I started to get worse and I was noticing my sats (saturated oxygen levels) were low 80s when just walking from my car to the door of the Lung Association. We used oximeters (which measures the amount of oxygen in the blood) to see how we were doing in class and to know if, we were having a rough day and/or whether to sit down and rest and continue at a lower speed on the treadmill or bike. We would mark these numbers in a book after every machine we worked on.
Rosario told me to see my respirologist to check if I needed oxygen and I did. My doctor sent to the Queensway Carleton Hospital to have a 6-minute walk test and it certainly showed I needed oxygen. That scared me, but not as much as I thought. Over the years I saw how my classmates were coping with it and I just realised that, this was just another stage of the illness and I just went with the flow.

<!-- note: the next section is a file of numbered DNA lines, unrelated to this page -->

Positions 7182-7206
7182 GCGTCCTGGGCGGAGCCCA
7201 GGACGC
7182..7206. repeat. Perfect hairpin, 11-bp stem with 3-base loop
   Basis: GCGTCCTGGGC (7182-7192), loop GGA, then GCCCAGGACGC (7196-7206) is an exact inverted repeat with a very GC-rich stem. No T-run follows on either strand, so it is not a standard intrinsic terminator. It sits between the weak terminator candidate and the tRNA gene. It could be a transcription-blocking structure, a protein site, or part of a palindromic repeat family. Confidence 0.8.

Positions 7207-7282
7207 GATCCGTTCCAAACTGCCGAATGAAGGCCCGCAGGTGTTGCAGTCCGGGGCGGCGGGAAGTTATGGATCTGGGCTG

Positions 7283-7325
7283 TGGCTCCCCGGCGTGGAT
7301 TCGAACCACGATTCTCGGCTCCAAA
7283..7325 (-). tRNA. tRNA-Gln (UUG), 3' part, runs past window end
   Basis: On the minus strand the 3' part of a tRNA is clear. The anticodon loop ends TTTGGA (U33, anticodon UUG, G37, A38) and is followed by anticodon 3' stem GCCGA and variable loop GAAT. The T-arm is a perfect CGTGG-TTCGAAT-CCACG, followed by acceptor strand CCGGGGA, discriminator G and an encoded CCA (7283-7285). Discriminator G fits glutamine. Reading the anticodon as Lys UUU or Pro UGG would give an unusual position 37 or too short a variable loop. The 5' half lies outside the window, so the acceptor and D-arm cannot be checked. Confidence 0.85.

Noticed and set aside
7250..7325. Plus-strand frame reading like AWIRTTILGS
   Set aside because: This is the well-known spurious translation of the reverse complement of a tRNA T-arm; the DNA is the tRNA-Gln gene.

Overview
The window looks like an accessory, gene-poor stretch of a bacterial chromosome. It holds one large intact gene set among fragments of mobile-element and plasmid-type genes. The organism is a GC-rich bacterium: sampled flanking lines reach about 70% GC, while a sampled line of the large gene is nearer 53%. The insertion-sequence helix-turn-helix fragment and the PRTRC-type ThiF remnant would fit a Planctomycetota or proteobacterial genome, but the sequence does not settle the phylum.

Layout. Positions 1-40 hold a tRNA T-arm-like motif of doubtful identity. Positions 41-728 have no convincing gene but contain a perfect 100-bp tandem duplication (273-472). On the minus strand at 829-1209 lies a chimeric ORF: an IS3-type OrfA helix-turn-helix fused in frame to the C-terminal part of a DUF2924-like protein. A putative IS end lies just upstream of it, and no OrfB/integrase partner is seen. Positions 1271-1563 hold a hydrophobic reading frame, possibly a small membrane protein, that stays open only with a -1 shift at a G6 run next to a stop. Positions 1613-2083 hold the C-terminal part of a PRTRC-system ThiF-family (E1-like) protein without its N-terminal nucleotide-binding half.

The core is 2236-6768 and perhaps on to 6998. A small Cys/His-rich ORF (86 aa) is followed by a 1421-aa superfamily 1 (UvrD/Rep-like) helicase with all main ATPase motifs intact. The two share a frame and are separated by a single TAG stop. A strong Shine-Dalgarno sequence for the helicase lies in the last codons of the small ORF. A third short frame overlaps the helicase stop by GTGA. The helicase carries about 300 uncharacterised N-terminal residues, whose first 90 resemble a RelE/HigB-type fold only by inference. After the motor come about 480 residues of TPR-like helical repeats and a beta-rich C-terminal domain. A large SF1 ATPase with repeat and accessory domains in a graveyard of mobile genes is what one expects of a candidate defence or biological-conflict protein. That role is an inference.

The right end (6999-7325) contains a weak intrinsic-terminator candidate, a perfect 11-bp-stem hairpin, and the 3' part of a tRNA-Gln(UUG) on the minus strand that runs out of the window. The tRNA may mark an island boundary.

Then younger people were coming to class on oxygen and waiting for lung transplants in Toronto and Montreal and I was seeing that there could be a future for me. I asked a lot of questions and watched their progress along their journey and I was getting more and more hopeful that, this could be good for me.
Finally, after seeing how well one of our group did in Montreal, after her double lung transplant, I decided to go for it. I talked to my respirologist and he arranged everything with Notre Dame Hospital and I started steps to get on the transplant list which was a very long and difficult process, but very worth it. I’m so happy to say, I just celebrated my first year “Re-Birthday,” October 21, 2013 after receiving my double lung transplant from a 33 year old donor.
I’ll explain how all this came about, and all the tests and procedures I went through to get here in my next postings. Until then please remember, When You Can’t Breathe, Nothing Else Matters and as Helene Campbell says ” Love You ‘Lungtime.” LOL